We measure two standard metrics on the 300W test set: normalized mean error (NME), the normalized average Euclidean distance between true and predicted landmarks (smaller is better), and probability of correct keypoint (PCK), the percentage of detections that fall into a predefined range of normalized deviations (larger is better).

The results clearly show that while it is quite hard to outperform the real-only benchmark (the real training set is large and labeled well, and the models are well-tuned to this kind of data), facial landmark detection can still benefit significantly from a proper introduction of synthetic data.

Even more interestingly, we see that the improvement comes not from simply training on a hybrid dataset but from pretraining on a synthetic dataset and fine-tuning on real data.

To further investigate this effect, we have tested the fine-tuning approach across a variety of real dataset subsets. The plots below show that as the size of the real dataset used for fine-tuning decreases, the results also deteriorate (this is natural and expected):

This fine-tuning approach is a training schedule that we have not often seen in literature, but here it proves to be a crucial component for success. Note that in the previous case study (background matting), we also tested this approach but it did not yield noticeable improvements.


In this whitepaper, we have considered simple ways to bring synthetic data into your computer vision projects. We have conducted three case studies for three different computer vision tasks related to human faces, using the power of Synthesis AI’s Face API to produce perfectly labeled and highly varied synthetic datasets. Let us draw some general conclusions from our results.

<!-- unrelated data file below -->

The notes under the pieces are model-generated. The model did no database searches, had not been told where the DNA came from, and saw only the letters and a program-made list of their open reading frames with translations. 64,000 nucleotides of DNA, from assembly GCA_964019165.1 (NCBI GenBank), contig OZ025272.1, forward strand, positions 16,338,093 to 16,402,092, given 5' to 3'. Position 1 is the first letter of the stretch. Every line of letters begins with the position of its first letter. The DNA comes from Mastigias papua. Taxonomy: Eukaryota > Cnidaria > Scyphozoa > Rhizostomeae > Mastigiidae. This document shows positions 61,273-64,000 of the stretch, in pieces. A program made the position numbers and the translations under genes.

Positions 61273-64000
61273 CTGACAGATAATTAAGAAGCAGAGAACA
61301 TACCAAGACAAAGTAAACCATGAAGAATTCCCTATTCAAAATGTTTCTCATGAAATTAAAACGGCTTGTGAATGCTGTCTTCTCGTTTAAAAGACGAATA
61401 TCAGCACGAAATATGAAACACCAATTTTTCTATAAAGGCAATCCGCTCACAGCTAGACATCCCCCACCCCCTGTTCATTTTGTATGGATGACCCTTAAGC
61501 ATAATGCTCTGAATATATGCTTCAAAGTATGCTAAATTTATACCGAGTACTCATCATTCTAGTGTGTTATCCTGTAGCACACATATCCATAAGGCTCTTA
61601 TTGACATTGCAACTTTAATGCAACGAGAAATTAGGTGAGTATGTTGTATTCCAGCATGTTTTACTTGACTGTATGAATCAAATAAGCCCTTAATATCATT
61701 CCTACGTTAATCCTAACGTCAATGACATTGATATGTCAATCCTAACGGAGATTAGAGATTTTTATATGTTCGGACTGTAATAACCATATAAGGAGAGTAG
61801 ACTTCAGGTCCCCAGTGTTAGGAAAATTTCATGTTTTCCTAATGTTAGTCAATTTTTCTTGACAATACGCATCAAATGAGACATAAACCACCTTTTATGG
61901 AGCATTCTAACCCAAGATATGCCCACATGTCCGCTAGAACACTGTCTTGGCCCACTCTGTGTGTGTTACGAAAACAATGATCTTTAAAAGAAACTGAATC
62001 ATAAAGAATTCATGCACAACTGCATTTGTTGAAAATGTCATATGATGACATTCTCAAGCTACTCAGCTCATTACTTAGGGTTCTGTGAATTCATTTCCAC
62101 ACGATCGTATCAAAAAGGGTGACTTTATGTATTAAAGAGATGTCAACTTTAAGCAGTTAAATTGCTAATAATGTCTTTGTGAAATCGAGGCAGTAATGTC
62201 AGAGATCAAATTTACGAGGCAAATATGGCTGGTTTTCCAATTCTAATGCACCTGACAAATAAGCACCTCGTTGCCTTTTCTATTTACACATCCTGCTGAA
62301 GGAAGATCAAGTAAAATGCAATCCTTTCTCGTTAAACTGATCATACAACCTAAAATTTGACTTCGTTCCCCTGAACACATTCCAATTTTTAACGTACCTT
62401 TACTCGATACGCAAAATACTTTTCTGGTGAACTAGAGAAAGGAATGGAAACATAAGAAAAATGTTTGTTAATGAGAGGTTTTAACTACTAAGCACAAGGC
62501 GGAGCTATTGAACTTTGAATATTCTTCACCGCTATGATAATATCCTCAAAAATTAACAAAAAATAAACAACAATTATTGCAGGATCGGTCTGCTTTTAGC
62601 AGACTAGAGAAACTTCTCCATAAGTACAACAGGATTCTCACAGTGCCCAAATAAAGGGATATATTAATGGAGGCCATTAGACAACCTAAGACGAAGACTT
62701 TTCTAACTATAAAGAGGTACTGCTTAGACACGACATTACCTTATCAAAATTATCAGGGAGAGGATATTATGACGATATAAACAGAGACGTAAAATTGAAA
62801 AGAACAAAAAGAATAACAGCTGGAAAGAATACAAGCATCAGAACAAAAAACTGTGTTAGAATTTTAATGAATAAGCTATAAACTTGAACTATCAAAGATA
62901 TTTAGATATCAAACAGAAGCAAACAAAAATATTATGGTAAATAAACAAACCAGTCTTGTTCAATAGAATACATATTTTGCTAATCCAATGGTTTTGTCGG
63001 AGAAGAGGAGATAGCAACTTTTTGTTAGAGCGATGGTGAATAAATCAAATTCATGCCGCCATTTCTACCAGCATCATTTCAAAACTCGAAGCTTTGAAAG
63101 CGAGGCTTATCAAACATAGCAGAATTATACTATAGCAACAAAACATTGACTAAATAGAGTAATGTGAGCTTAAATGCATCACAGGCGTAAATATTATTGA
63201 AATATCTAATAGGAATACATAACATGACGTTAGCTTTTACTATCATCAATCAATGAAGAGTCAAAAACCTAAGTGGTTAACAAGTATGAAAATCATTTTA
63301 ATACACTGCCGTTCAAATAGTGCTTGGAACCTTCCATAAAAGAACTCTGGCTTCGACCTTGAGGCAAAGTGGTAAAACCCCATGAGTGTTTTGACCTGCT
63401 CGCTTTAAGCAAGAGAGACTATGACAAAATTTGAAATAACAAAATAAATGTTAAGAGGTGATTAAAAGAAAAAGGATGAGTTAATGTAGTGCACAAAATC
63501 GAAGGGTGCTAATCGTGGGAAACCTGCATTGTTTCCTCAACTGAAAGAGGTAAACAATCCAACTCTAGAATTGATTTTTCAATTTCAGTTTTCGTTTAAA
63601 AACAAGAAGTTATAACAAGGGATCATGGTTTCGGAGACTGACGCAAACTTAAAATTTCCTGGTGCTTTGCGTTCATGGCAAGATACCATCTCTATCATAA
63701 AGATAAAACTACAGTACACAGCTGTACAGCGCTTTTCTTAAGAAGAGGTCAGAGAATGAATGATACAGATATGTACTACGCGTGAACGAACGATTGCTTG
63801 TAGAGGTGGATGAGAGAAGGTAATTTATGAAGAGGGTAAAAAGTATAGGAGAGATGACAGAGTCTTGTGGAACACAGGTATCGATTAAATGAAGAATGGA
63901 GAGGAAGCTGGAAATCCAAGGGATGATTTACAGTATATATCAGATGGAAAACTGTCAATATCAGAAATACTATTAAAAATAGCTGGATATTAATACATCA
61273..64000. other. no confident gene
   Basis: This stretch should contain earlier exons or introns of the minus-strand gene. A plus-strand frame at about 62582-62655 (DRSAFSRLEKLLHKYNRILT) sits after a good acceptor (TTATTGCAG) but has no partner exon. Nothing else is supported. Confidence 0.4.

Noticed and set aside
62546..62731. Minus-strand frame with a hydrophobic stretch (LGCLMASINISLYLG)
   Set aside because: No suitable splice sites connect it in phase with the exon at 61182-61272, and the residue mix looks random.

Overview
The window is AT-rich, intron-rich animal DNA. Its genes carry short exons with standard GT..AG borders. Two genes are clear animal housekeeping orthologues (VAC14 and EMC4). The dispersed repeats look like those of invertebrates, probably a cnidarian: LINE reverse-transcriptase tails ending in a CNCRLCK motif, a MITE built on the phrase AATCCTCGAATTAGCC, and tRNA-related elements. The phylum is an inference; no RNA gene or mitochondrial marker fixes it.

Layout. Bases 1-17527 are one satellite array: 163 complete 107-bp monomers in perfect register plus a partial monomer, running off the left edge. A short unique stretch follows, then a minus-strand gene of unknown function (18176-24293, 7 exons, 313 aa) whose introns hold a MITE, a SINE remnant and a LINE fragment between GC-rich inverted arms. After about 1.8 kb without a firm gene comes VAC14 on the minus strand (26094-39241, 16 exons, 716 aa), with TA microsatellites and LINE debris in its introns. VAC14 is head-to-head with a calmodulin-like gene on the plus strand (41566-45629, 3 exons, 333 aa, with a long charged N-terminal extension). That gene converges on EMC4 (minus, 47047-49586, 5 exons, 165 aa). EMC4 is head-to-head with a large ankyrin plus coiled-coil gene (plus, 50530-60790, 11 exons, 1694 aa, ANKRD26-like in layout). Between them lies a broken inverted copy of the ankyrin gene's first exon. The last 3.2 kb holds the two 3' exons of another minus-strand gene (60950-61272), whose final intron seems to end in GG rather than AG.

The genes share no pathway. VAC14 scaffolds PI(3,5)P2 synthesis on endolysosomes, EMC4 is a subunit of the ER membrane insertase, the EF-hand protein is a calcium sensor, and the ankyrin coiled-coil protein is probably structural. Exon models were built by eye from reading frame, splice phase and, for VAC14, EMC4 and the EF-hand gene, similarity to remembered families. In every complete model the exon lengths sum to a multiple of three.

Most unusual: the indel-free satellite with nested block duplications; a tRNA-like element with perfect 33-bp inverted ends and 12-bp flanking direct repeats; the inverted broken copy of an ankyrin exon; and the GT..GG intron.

First of all, as the title suggests, it just works! In all case studies, we have been able to achieve significant improvements or results on par with real data by using synthetically generated datasets, without complex domain adaptation models. Our results suggest that synthetic data is a simple but very efficient way to improve computer vision models, especially in tasks with complex labeling.

Second, we have seen that synthetic-to-real domain gap can be the same as real-to-real domain gap. This is an interesting result because it suggests that while domain transfer still, obviously, remains a problem, it is not specific to synthetic data, which proves to be on par with real data if you train and test in different conditions. We have supported this with our face segmentation study.

Third, even a small amount of synthetic data can help a lot. This is a somewhat counterintuitive conclusion: traditionally, synthetic datasets have been all about quantity and diversity over quality. However, we have found that in problems where labels are very hard to come by and are often imprecise, such as background matting in one of our case studies, even a relatively small synthetic dataset can go a long way towards getting the labels correct for the model.

Fourth, fine-tuning on real data after pretraining on a synthetic dataset seems to work better than training on a hybrid dataset. We do not claim that this will always be the case, but a common theme in our case studies is that these approaches may indeed yield different results, and it might pay to investigate both (especially since they are very straightforward to implement and compare).

We believe that synthetic data may become one of the main driving forces for computer vision in the near future, as real datasets reach saturation and/or become hopelessly expensive. In this whitepaper, we have seen that it does not have to be hard to incorporate synthetic data into your models. Try it, it might just work!